By Yasin Ebrahim
Investing.com – The Dow cut some losses Tuesday, but remained under pressure amid a rout in tech on jitters about rising inflation, while value stocks rode the favorable economic backdrop as infections decline and efforts on rolling out another round of stimulus continue.
The fell 0.26%, or 82 points. The was down 0.47%, while the slumped 1.58%.
“Themes such as small-cap stocks; value versus growth and financials” could emerge as the new leadership for the market as it would “be highly unlikely (though not impossible) for the same index [Nasdaq] to replicate these types of gains [45% in 2020] two years in a row,” Janney said in a note.
The pivot to value stocks has been driven by a brighter outlook for the economy. Covid-19 infections continue to decline, the pace of vaccine rollouts is increasing, and President Joe Biden’s $1.9 trillion stimulus is expected to be rolled out sooner than later.
Despite the expectations for a stronger reopening and recovery, Federal Reserve Chairman Jerome Powell reiterated Tuesday that the economy remains “a long way” from the central bank’s employment and inflation goals.” The economy is likely to “take some time for substantial further progress to be achieved,” Powell added.
Energy and financials were among the value sectors in the green, with the latter led by gains in People’s United Financial Inc (NASDAQ:) for the second day following its impending $7.6 billion takeover by M&T Bank Corp (NYSE:). Other financial companies including State Street (NYSE:) Corp and Hartford Financial Services (NYSE:) were 2% higher.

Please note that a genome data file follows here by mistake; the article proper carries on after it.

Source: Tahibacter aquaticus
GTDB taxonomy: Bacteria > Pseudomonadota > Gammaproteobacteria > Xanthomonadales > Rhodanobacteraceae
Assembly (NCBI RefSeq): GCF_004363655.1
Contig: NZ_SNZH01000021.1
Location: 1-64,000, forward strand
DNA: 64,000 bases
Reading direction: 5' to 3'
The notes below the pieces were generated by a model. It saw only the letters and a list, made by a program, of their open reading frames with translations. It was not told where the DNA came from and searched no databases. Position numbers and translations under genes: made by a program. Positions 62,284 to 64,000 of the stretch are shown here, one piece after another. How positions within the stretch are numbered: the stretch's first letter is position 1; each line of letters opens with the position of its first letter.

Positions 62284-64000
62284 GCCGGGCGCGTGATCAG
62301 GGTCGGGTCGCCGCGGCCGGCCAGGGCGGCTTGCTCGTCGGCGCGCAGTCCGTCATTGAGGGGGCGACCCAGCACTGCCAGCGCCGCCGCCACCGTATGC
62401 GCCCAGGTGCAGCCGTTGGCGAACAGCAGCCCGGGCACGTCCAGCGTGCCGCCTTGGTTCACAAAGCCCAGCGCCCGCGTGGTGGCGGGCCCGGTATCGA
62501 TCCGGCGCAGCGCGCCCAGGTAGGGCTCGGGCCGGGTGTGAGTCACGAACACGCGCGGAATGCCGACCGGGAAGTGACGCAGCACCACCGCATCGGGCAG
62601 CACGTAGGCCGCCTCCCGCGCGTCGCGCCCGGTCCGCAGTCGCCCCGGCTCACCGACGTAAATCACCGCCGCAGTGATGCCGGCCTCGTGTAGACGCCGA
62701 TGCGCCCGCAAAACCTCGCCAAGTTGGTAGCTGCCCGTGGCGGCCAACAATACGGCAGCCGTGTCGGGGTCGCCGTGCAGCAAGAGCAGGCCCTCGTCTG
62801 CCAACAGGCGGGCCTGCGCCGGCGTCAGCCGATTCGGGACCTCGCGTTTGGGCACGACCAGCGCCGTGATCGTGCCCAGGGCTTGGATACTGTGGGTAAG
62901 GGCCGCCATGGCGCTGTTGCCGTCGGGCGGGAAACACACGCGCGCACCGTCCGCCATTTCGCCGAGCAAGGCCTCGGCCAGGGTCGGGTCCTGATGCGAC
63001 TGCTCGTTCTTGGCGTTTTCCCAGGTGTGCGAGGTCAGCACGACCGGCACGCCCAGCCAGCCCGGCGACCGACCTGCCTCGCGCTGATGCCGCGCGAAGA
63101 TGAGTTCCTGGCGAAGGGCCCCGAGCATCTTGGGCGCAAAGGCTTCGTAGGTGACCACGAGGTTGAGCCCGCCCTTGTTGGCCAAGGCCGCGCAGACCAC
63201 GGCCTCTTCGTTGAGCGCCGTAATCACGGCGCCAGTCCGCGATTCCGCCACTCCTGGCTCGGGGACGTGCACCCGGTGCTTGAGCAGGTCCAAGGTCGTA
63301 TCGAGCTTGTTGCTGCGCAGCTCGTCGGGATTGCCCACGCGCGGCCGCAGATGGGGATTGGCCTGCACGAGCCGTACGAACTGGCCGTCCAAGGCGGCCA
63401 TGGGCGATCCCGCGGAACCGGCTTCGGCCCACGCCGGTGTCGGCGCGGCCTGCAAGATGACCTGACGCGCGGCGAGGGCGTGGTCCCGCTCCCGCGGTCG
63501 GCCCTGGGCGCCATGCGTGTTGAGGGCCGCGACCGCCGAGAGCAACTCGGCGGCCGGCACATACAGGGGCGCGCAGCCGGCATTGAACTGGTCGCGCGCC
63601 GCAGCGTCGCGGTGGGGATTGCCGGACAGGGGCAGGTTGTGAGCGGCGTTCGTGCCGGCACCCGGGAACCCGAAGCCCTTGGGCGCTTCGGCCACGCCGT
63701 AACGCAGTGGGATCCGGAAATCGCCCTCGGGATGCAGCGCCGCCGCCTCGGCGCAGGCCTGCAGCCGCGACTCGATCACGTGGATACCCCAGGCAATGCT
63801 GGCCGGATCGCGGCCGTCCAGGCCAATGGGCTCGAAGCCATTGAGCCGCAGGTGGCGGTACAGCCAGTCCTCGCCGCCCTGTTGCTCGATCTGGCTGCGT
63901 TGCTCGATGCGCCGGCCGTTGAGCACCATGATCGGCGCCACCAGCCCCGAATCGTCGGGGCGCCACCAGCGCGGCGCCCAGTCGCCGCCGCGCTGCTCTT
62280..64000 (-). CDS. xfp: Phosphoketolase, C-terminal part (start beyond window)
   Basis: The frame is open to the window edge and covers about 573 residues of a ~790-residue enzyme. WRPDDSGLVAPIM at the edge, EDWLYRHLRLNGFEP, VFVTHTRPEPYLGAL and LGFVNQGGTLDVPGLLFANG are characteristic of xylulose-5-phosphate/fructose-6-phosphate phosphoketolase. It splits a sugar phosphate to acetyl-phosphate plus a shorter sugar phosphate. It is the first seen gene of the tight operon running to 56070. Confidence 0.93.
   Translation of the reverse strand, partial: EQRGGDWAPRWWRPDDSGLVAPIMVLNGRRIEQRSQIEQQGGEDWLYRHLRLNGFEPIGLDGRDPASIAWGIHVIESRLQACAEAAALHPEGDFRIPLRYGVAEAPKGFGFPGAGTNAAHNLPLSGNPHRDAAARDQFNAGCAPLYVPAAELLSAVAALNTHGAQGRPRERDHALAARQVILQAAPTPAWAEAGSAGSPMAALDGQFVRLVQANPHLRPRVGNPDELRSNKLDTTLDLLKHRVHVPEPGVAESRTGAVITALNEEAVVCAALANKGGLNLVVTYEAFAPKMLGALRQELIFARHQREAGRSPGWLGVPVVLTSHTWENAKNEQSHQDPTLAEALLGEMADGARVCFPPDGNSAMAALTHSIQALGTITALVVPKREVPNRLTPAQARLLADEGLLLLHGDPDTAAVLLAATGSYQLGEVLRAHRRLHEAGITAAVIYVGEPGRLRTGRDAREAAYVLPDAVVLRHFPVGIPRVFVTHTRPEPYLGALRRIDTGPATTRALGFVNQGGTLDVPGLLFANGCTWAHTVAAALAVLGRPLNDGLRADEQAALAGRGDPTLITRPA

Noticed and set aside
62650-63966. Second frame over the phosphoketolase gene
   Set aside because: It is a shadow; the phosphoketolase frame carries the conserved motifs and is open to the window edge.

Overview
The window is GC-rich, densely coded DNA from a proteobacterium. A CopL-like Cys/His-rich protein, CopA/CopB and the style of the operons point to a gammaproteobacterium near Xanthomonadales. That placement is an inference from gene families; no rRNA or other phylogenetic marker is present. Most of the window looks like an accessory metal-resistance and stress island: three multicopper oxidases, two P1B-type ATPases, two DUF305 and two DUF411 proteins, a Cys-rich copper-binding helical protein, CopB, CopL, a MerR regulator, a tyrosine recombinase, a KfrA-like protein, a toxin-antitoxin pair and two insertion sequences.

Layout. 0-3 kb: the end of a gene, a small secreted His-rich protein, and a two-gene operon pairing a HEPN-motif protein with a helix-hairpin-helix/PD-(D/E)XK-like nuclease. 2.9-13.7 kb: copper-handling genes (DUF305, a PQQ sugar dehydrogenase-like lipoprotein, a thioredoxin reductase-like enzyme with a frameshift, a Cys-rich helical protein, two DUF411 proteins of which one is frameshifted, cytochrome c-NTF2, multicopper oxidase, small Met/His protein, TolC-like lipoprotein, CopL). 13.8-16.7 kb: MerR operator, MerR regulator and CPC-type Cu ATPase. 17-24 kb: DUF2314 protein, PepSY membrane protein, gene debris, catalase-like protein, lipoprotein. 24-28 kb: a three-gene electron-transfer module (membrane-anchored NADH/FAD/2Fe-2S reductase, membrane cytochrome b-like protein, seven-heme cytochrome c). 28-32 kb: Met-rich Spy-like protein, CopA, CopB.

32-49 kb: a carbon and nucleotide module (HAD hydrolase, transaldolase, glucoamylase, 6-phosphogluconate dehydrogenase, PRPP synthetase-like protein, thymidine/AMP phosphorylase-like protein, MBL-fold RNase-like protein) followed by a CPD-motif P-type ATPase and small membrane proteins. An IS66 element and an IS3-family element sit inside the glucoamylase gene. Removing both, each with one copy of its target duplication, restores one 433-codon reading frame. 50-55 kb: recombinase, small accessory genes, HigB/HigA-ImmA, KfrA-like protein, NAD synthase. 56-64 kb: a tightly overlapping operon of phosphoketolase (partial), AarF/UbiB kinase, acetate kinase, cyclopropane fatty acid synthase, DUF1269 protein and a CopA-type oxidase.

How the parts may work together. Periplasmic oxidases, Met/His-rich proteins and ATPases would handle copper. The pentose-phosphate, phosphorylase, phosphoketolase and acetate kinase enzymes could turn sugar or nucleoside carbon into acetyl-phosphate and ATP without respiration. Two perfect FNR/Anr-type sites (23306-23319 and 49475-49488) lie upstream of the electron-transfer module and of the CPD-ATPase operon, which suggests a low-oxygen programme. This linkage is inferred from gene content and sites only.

Energy, added to gains from a day earlier, up 1%, as investors looked ahead to another weekly U.S. inventory report in the U.S., expected to show a sharp draw in the crude stockpiles that will boost expectations for a speedier pace of rebalancing.
Technology, which has led broad-market rally since the pandemic lows in March, continued to be shunned in favor of value amid expectations for pick in inflation. Investors in growth stocks like tech, with high valuations, usually have to wait longer to recoup their investments, which is unattractive in an inflationary environment, where money today, is worth more than money in the future.
Apple (NASDAQ:), Microsoft (NASDAQ:), Amazon.com (NASDAQ:), and Alphabet (NASDAQ:) were down. Facebook (NASDAQ:) climbed 0.7% after agreeing to reaching a deal to restore news pages in Australia.
Still, it’s too early to throw in the white flag on tech as the sector “will likely to be an ongoing leader and in many respects within this secular expansion story in the U.S,” Janney added.
In the earnings front, Home Depot (NYSE:), a major Dow component fell 4% despite delivering a fourth-quarter report that beat Wall Street estimates on the top and bottom lines.
In other news, Churchill Capital IV (NYSE:) slumped 31% after it confirmed a long-running rumor that it would be merging with Lucid Motors, an early stage electric vehicle company. Lucid will delay production for its EVs from this spring to the the second half of this year.
AT&T (NYSE:), meanwhile, rose 0.5% as the telecoms giant is reportedly nearing a deal to sell a large bulk of a minority stake in its DirecTV and U-verse business to private-equity firm TPG, CNBC reported, citing people familiar with the matter.
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